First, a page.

Where things get complicated is in regions where major faults are quite close to each other – perhaps segments of a large fault boundary fault, or different strands of the same fault system – so that the cloud of aftershocks from a large earthquake on one fault overlaps with the trace of another fault that hasn’t ruptured yet. If that second fault then does rupture, what do we call that? It’s in the same region as all the other aftershocks; but most of the stress being released was not a result of the first earthquake – it was already there on the fault, and the additional loading was just the straw that broke the camel’s back.
This weeks’ events in New Zealand seem to fall into this ‘it’s complicated’ category. Last September’s Darfield earthquake was centred 40 km to the west of Christchurch, but the epicentres of the aftershocks in the months that followed gradually migrated east towards the city. The map below (courtesy of Geonet) shows that these smaller aftershocks – the green circles – do encompass the area containing the fault which ruptured on Tuesday. So it could – technically – be described as an aftershock. However, for reasons that I discuss below, it seems probable (to me, anyway) that this fault is releasing tectonic stress built up over geological timescales – centuries or more – which would also make this a triggered earthquake. If that is the case, simply referring to it as an aftershock obscures its wider tectonic significance.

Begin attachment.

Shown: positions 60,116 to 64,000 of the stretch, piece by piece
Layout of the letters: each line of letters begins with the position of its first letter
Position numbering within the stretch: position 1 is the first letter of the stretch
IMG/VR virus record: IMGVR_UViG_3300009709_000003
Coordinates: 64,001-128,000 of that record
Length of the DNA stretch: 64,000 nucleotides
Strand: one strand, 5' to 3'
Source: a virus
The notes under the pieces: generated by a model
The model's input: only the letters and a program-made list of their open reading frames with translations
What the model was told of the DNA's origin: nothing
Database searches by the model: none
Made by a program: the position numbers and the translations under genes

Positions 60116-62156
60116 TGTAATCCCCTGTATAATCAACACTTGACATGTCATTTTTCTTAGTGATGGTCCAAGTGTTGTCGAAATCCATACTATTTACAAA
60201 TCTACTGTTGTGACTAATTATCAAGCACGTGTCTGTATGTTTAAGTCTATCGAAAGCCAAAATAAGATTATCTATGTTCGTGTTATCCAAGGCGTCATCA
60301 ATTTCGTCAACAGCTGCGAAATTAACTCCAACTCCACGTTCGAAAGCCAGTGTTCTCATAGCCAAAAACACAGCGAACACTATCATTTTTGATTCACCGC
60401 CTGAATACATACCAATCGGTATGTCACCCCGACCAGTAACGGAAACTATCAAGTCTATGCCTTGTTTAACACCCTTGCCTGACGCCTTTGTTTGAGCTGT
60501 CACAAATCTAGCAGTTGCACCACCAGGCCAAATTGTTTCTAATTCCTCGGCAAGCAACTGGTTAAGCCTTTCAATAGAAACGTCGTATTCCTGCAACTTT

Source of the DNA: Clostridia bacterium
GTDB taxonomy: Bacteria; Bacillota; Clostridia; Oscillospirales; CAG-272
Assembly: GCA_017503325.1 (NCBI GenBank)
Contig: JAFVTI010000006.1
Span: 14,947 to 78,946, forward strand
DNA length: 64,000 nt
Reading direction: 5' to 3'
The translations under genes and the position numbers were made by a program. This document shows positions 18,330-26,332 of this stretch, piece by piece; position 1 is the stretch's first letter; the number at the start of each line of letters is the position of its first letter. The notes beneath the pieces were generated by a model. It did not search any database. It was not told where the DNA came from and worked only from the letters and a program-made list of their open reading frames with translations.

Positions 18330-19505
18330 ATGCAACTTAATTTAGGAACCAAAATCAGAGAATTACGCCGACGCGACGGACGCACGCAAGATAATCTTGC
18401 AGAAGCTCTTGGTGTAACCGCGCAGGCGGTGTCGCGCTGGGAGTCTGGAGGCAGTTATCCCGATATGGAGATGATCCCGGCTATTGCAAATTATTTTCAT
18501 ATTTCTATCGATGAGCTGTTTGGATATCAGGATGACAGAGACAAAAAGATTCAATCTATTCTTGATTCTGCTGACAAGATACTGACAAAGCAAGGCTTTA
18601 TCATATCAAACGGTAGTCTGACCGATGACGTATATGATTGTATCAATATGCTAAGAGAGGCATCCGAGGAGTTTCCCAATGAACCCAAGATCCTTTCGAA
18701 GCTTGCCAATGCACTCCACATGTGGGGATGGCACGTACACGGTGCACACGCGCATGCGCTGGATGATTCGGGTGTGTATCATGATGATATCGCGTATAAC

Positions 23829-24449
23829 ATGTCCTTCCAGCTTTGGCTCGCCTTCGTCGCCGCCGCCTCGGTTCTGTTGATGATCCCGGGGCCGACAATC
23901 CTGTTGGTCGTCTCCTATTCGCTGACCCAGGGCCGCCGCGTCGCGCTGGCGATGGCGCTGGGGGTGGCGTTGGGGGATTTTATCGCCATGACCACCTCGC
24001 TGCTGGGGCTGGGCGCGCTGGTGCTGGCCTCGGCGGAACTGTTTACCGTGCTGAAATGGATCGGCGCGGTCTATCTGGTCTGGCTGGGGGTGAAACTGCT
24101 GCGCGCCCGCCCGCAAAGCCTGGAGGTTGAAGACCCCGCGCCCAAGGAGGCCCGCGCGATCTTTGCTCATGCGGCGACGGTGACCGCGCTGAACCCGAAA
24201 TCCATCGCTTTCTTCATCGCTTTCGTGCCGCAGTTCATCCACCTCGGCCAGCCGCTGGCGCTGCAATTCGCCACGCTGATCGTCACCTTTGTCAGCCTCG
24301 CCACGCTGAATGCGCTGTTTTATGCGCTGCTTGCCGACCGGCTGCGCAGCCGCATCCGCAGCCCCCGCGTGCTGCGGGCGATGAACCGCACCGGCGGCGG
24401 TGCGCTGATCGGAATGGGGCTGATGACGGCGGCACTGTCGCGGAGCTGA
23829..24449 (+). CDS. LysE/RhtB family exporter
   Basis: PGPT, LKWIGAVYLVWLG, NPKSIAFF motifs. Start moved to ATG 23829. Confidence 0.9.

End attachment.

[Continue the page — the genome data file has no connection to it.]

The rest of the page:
The big tectonic picture
And what is that wider tectonic significance? In my discussion of last September’s magnitude 7 earthquake, I wrote the following: